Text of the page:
High-level journalists around Washington have engaged in a game of one-upmanship in recent years over denunciations of the transparency track record of the Obama administration. USA Today’s Susan Page perhaps takes the blue ribbon with her declaration that the Obama administration has been not only “more restrictive” but also “more dangerous” to the media than any of its predecessors.

Specific examples, however, sometimes carry more punch. On that front, New York Times Vice President and Assistant General Counsel David McCraw provides some assistance. In prepared testimony for hearings today and tomorrow of the House committee on oversight and government reform on the Freedom of Information Act (FOIA), McCraw notes that last year he filed eight FOIA lawsuits for the New York Times. Remember: FOIA lawsuits arise after FOIA requests stall.

One of the lawsuits was particularly noteworthy. The New York Times had asked the Justice Department for a number — how much money had the agency shelled out to pay the legal fees of FOIA requesters? (The law allows for such fees awards in cases where the requester wins FOIA litigation). McCraw: “It was a straightforward request about a budgetary matter. No FOIA exemption could possibly apply. But weeks passed without a response. Over a four-month period, we repeatedly contacted the FOIA office handling the request. We called more than 10 times and left messages. Almost all of those calls went unreturned. Finally we filed a lawsuit out of frustration.”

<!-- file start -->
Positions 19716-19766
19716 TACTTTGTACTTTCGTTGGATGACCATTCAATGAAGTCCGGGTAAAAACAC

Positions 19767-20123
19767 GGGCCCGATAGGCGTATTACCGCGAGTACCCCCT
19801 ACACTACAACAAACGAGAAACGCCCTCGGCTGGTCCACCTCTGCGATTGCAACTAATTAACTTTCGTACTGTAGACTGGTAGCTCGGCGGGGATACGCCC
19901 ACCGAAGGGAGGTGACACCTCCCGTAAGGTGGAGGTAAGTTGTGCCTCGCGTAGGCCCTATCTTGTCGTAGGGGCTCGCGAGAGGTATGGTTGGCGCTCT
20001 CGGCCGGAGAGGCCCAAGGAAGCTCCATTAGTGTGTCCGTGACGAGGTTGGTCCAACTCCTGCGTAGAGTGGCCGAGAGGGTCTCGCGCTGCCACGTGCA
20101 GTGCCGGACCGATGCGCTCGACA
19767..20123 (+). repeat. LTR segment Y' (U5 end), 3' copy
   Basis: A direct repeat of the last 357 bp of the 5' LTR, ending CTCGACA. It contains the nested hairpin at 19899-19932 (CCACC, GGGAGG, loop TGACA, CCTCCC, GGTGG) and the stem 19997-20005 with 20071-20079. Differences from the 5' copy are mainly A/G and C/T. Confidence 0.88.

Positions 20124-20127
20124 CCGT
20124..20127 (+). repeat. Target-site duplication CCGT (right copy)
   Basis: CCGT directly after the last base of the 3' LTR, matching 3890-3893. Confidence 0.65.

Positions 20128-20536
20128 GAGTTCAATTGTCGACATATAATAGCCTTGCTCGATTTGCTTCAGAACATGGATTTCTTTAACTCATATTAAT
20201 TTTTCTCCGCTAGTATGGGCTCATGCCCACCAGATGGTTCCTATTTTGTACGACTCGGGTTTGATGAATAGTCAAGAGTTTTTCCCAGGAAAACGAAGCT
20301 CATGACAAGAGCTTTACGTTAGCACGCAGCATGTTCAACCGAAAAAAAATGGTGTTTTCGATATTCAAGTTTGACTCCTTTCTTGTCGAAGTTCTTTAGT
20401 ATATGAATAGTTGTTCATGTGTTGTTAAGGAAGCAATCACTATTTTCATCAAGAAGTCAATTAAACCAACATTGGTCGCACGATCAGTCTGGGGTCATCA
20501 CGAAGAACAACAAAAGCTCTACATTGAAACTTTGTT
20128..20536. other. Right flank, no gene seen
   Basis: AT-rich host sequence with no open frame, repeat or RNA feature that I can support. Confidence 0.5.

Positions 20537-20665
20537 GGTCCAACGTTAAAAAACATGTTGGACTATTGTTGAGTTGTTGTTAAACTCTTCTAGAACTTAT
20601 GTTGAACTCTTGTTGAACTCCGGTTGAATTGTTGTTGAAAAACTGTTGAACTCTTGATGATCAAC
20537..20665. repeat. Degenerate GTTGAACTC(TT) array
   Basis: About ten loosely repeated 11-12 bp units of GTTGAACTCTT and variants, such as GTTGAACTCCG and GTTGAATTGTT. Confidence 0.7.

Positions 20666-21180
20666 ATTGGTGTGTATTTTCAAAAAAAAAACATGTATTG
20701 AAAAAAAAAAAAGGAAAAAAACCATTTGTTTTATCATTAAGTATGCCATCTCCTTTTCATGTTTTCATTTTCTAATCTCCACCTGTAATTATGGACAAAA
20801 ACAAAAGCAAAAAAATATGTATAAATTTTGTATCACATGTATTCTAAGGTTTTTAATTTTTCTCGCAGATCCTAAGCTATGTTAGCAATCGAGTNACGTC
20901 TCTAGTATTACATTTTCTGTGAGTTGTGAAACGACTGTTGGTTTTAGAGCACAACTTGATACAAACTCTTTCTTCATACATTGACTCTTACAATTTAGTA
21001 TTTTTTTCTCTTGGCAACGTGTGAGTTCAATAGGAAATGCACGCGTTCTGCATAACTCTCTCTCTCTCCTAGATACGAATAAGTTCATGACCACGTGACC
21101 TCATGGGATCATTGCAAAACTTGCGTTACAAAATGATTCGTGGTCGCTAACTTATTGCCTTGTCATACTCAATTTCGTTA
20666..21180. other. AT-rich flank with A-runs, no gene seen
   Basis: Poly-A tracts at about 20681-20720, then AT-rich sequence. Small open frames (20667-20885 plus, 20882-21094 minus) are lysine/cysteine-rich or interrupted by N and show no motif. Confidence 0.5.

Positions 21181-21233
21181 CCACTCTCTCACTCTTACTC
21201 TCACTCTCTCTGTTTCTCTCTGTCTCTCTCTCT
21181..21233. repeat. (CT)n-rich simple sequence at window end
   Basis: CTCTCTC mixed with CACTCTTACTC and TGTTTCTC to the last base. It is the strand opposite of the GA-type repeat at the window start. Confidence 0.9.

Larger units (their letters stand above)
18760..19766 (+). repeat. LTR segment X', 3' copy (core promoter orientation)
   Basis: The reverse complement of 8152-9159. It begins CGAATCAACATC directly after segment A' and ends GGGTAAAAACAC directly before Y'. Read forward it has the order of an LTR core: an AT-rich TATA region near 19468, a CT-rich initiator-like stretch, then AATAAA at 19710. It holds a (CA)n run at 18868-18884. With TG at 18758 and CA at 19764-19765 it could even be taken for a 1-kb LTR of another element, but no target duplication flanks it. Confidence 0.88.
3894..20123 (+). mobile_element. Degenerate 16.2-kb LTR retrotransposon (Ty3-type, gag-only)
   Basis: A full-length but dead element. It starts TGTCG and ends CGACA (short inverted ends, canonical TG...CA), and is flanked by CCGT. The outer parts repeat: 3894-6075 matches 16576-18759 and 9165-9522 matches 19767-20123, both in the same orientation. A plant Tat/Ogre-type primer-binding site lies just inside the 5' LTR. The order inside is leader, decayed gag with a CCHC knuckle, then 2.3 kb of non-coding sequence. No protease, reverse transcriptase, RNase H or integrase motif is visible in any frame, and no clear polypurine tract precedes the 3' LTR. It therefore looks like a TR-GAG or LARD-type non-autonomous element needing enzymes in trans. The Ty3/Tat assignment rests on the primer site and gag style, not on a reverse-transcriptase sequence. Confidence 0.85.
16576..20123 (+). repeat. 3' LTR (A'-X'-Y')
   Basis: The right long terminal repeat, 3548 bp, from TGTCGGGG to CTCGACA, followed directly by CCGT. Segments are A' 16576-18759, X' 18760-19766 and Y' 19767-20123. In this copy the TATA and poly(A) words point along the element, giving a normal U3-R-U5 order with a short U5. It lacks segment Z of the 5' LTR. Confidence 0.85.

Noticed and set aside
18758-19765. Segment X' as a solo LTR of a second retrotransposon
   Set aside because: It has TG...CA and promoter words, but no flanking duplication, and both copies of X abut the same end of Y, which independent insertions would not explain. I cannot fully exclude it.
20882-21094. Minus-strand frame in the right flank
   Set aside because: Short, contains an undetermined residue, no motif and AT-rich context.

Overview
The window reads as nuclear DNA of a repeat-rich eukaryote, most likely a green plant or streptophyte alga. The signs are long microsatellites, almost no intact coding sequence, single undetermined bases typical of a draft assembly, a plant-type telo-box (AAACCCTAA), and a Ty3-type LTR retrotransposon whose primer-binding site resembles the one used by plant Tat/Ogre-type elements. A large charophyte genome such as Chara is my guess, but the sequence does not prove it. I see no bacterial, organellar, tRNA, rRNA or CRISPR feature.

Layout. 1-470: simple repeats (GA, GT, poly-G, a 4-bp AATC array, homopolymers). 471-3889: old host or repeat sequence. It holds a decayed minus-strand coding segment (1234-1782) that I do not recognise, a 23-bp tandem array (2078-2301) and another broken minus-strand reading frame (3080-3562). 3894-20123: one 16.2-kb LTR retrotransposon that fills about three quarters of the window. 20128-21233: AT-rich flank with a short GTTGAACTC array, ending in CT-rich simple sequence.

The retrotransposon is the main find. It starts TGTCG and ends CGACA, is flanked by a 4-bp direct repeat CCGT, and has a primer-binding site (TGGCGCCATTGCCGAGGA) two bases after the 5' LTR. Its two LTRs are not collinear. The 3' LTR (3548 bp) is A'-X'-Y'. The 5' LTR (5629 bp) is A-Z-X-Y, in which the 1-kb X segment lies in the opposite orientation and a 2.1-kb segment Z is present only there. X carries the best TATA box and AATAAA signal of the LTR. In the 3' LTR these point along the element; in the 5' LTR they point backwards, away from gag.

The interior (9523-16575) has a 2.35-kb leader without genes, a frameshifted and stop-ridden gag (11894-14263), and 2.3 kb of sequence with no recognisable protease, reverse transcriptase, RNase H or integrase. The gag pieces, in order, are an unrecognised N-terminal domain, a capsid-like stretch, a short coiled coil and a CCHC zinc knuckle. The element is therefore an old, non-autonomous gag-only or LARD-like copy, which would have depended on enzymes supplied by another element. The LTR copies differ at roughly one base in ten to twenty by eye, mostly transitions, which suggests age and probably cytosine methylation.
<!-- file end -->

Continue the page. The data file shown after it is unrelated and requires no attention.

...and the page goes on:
The lawsuit moved things along, to the point that an assistant U.S. attorney got involved in the process. “[T]he Assistant U.S. attorney ended up doing what the FOIA officer should have done in the first place,” notes the prepared testimony.

Administration officials say they’re placing more information online and have processed 3.8 million FOIA requests in the past six years. And McCraw, in his testimony, states that according to statistics, response times have improved, though “we know from actual experience that responses from many agencies take months or years.” A FOIA reform bill received the blessing of the oversight committee in March.

The oversight committee is chaired by Rep. Jason Chaffetz (R-Utah), a strong critic of the Obama administration who once declined to rule out impeaching the president over its response to the Benghazi attacks. Testifying on any matter before a partisan political actor poses challenges for any news organization, especially the New York Times, which promotes its news pages as utterly fair and objective. When asked about the paper’s thinking about appearing before Chaffetz’s committee, New York Times Executive Editor Dean Baquet responded:

I think the reality is anyone who pushes for anything in Washington these days has some partisan interest. But as David and I discussed, we have to take a big role in FOIA. In my view FOIA itself is not a partisan issue. It is a vital issue for the press right now. And we have to take a big and visible position on it.

That is correct.